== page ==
Stigmatizing Conventional Marriages. Some may worry that covenant marriage will stigmatize conventional marriage as a lesser form or "marriage lite." It is uncertain what proportion of couples will choose a covenant marriage. Because it is likely in the foreseeable future that a majority of engaged couples will still choose a conventional marriage, it may be unwise to do anything that would weaken the nature of marriage as most people experience it. I agree, obviously, that we should not weaken conventional marriages. But some couples selecting the covenant marriage option will not do this. First, it seems the most dominant ethic in our society is the right of personal choice. Generally, Americans are quite accepting of other people's personal choices, noting that experiences and motives can be complex and difficult to judge. In many ways, people now treat cohabiting couples in ways almost indistinguishable from the ways they treat married couples. Thus, it seems unlikely that people will stigmatize couples in conventional marriages because they did not choose a covenant marriage (Wolfe, 1995). Perhaps more important, however, is that individuals' opinions about the value of covenant marriage are going to be diverse. Some will herald covenant marriage as one step in the right direction because the state is creating more options for intimate relationships that mirror contemporary life styles (opening the door for other kinds of unions to be classified as marriages), while others will support covenant marriage because it appears to be supporting a more traditional form of marriage. Others will oppose it for the reasons articulated in this article. Those from various political and ideological orientations will not be uniform in their opinions of covenant marriage. Similarly, we will find that religious people will be both pro- and anti-covenant marriage. Accordingly, I do not see the basis for the kind of wide agreement that would generate a cultural stigma against conventional marriages. Indeed, if such a stigma were to emerge, I predict it would most likely come from empirical data showing that covenant marriage is, as hoped, effective in preserving marriages. Of course, it will be five to ten years before researchers will have the data to address the outcomes of covenant marriage.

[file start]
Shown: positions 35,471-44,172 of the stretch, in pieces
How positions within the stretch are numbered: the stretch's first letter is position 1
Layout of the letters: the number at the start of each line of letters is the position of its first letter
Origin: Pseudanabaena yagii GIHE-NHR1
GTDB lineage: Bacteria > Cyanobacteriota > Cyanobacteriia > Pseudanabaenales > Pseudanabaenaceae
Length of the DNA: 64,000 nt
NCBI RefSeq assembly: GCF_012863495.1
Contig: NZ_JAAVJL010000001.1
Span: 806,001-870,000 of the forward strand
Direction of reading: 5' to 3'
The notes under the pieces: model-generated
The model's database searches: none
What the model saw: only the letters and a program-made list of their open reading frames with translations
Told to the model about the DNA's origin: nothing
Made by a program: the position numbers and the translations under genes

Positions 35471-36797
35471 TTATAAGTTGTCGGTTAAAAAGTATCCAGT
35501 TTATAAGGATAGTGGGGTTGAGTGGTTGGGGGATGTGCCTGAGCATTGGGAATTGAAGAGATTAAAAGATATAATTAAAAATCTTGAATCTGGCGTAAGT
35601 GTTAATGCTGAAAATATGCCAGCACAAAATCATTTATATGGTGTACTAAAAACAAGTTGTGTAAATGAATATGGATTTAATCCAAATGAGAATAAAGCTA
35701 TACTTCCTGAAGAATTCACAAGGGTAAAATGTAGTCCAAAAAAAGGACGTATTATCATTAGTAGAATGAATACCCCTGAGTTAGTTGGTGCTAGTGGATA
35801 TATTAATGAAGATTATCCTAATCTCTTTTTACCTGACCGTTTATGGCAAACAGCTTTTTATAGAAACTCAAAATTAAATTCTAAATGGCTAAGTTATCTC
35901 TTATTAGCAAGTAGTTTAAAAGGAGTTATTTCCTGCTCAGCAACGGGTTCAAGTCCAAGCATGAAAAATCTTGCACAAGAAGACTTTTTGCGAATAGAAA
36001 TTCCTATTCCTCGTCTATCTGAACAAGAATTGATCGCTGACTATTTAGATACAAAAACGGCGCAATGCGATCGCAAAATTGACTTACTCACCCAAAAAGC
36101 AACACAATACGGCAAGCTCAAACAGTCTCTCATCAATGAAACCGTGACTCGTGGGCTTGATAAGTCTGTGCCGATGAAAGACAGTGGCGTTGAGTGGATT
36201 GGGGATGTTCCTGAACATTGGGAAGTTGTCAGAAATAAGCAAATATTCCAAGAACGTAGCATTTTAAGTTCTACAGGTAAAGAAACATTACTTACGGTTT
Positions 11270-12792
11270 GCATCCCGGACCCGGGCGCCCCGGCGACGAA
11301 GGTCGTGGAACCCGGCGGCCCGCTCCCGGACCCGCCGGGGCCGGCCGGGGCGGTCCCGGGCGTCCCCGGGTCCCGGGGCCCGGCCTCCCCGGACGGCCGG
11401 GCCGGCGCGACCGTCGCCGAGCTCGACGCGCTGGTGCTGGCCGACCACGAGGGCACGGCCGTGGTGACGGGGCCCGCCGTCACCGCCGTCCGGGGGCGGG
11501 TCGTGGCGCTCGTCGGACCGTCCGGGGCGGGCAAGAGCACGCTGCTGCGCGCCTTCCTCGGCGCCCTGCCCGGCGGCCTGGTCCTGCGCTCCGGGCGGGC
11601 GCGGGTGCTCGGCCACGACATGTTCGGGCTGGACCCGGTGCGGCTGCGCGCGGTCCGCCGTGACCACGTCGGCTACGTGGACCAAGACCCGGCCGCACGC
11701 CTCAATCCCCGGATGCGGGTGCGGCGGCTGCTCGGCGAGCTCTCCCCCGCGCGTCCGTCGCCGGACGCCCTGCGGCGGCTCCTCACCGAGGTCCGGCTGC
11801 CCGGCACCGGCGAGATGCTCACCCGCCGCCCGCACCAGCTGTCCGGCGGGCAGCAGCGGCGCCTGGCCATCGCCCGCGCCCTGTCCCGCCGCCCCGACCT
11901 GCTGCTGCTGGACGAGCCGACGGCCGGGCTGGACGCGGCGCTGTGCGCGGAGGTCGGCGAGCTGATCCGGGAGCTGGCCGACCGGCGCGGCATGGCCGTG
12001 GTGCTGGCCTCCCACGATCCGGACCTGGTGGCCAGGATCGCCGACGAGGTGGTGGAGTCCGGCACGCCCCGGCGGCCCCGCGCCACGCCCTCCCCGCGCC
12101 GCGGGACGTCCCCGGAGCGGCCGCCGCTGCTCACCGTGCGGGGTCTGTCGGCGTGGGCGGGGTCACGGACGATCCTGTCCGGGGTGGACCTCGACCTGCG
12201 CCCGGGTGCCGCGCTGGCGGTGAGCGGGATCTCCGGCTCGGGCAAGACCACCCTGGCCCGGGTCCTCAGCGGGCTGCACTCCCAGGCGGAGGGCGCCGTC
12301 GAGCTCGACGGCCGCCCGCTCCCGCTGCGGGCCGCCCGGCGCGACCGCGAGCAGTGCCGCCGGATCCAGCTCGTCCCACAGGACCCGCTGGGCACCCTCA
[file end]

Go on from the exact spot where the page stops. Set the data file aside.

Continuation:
Contract vs. Status and the "Slippery Slope." Similarly, some critics of the Louisiana and Arizona laws, who would otherwise be supportive of stronger marriage laws and divorce reform, may be disappointed because covenant marriage creates two kinds of marriages. These critics might argue that a legal system with two kinds of marriages runs the risk of seeing some people as only partially married, which makes as much sense as some one being partially pregnant. In addition, these critics may argue the current laws diminish the notion that marriage is a status rather than a contract, that it is a universal institution created by human society and ordained by God, not something that individuals negotiate the terms of before entering into a legal agreement.